Carolina Journal News Reports
RALEIGH — The candidates for the District 1 seat in the North Carolina Senate agree on two key transportation issues that have dominated coastal Carolina headlines, but that’s where the common ground ends.
Whether voters elect Democratic incumbent Sen. Stan White or Republican state Rep. Bill Cook, they’ll have an advocate against proposed ferry tolls and in favor of the $600 million Mid-Currituck Bridge project.
The eight-county coastal district spans Beaufort, Camden, Currituck, Dare, Gates, Hyde, Pasquotank, and Perquimans counties and was represented for years by one of the most powerful politicians in the state: Democrat Marc Basnight.
This summer the legislature postponed ferry toll increases until July 1, 2013. Two routes would have seen new tolls. Tolls on three other routes would have gone up.
For White, tolls aren’t fair to locals who use ferries to get to work, the store, and school. What’s more, he said, locals don’t complain when other communities benefit from expensive roads and bridges. “And it amazes me why those people that get those extremely costly things would try to hamper these folks by putting a toll on,” White said.
Cook said he’s committed to little or no tolling.
“It was me who talked to [Senate President Pro Tem Phil] Berger and [House Speaker Thom] Tillis and was able to finally get that delayed. I was down there until wee hours of the morning — I guess it was the second-to-last day of this last session — and we finally got it done,” he said.
Cook is also committed to the seven-mile, two-lane Mid-Currituck toll bridge across Currituck Sound, despite concerns from some Republicans about the financial feasibility of, and state liability for, the public-private partnership.
“It would enable folks to more easily reach the beautiful coastlines we have in North Carolina,” Cook said, “and that encourages more jobs and stimulates the economy.” The bridge also represents a faster way off the Outer Banks in an emergency, he said.
White supports the bridge “100 percent” and says reneging on the project would be a mistake.
“If you’ve got this company that’s invested all this time, all this money, all this energy on a project for years, and you get here now and they say, ‘No, we’re not going to do it,’ do you think we’d ever have another company that would come in here on any public-private partnership if they thought the state government was operating in that fashion, where they would make a commitment and then, because of political winds, pull the rug out from under them?”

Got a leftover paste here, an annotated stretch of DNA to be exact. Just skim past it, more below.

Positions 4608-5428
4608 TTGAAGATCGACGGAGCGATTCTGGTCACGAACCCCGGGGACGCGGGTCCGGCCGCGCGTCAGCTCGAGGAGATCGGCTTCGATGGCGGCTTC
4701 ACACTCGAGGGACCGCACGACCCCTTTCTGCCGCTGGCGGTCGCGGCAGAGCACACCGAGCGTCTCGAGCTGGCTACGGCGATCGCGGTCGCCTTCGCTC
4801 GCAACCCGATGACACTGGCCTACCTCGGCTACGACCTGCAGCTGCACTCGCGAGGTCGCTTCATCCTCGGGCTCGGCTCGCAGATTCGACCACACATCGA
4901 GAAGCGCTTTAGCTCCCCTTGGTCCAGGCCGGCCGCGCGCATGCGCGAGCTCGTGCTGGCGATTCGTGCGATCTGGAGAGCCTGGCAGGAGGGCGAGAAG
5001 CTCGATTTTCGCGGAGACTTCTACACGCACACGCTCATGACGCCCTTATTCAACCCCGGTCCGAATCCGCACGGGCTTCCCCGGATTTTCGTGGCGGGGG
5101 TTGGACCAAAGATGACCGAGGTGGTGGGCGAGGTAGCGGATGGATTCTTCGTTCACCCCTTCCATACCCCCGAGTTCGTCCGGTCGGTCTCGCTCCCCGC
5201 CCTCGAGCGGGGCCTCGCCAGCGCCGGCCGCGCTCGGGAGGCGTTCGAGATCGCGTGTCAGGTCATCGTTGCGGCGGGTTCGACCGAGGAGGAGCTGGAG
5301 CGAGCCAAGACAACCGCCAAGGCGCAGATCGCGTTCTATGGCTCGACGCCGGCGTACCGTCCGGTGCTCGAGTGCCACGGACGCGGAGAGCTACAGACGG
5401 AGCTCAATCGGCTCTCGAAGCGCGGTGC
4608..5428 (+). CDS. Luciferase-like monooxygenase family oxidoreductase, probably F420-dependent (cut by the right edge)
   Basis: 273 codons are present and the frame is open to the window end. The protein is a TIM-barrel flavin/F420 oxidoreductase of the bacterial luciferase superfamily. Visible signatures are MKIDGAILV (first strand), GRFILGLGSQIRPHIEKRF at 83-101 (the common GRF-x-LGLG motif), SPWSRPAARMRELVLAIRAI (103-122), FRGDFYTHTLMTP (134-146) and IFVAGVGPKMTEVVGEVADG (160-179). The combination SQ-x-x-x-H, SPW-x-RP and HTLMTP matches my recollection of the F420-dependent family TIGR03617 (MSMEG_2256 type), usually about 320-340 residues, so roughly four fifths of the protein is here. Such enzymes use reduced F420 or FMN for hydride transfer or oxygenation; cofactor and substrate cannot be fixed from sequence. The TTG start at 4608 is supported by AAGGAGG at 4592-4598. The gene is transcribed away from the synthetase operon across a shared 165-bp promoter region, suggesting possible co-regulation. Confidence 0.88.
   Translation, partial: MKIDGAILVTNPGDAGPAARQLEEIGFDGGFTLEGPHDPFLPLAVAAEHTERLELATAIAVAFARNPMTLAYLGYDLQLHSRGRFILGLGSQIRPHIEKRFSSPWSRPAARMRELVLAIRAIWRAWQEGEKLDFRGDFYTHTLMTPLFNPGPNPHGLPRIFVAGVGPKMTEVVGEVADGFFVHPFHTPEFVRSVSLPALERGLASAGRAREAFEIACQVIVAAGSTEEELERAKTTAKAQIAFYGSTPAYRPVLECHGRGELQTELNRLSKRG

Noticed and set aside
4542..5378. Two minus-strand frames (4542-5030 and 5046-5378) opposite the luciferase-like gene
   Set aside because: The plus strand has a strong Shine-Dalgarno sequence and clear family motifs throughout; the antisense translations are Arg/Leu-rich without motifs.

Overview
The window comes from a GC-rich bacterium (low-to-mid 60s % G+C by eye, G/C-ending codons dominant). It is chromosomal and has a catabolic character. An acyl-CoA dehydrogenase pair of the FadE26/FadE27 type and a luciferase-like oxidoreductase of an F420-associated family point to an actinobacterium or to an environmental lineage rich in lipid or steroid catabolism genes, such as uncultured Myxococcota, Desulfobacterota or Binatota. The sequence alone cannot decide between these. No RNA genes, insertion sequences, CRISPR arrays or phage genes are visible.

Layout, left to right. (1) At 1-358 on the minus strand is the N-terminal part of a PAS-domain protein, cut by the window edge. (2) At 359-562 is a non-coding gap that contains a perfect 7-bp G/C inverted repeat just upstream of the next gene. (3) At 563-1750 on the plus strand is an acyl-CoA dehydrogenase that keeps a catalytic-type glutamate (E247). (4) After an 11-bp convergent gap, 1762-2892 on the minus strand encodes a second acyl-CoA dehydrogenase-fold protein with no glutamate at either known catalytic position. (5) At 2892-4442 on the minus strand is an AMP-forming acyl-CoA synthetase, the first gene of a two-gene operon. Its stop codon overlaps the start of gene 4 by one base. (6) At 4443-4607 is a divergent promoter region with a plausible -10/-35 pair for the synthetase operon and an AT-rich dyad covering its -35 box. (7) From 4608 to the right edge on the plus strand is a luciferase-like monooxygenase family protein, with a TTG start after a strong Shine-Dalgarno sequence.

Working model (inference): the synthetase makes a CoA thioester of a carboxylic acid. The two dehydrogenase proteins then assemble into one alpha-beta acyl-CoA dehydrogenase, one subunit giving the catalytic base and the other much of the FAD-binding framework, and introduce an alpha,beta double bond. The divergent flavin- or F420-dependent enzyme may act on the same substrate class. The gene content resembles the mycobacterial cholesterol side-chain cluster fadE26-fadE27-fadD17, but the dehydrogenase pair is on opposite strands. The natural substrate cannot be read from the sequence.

White is a lifelong resident of Dare County, a former Dare County commissioner, and a business owner. He is facing election for the first time since being appointed to fill Basnight’s unexpired term. Cook lives in Chocowinity and retired to Beaufort County after a career in the utility industry in Washington, D.C. He currently represents House District 6.
Outside of transportation, White and Cook diverge.
Cook voted for the 2012 General Fund state budget. White voted against it.
White opposes requiring a photo I.D. to vote. He says it tends to disenfranchise the elderly. Cook says requiring I.D. protects the voting system.
Cook voted to repeal the Racial Justice Act. White says the Racial Justice Act gives him a clearer conscience. “I don’t know that I could sleep at night if I thought that I took away the opportunity for that slim possibility where somebody is innocent, that they’re put to death,” White said.
Their differences boil down to philosophy, according to Cook. “Basically, I’m conservative and he’s liberal.” White, however, sees himself as a moderate and describes Cook as “ultra, ultra conservative.”
Unemployment in District 1 ranges from a July rate of 7.4 percent in Camden County to 11.2 percent in Beaufort County. White’s strategy for job creation is linked to transportation.
“To get any industry to locate in northeastern North Carolina, the first thing they ask for is what kind of highway system do you have? We have made some inroads but we still have a long way to go to get a good transportation system that would be attractive to some industries,” White said.
Cook links job creation to limited government.
“We’re going to have to cut spending, we’re going to have to get government out of business, we’re going to have to decrease some of the out-of-control regulation and make North Carolina a business-friendly state,” Cook said.
The North Carolina FreeEnterprise Foundation rates District 1 as “Leaning Democratic.” Second quarter campaign finance reports showed White with cash on hand of $58,068 and Cook with $3,658. Cook describes the race as “tight,” and predicts swing voters will determine the outcome.
Donna Martinez is a contributor to Carolina Journal.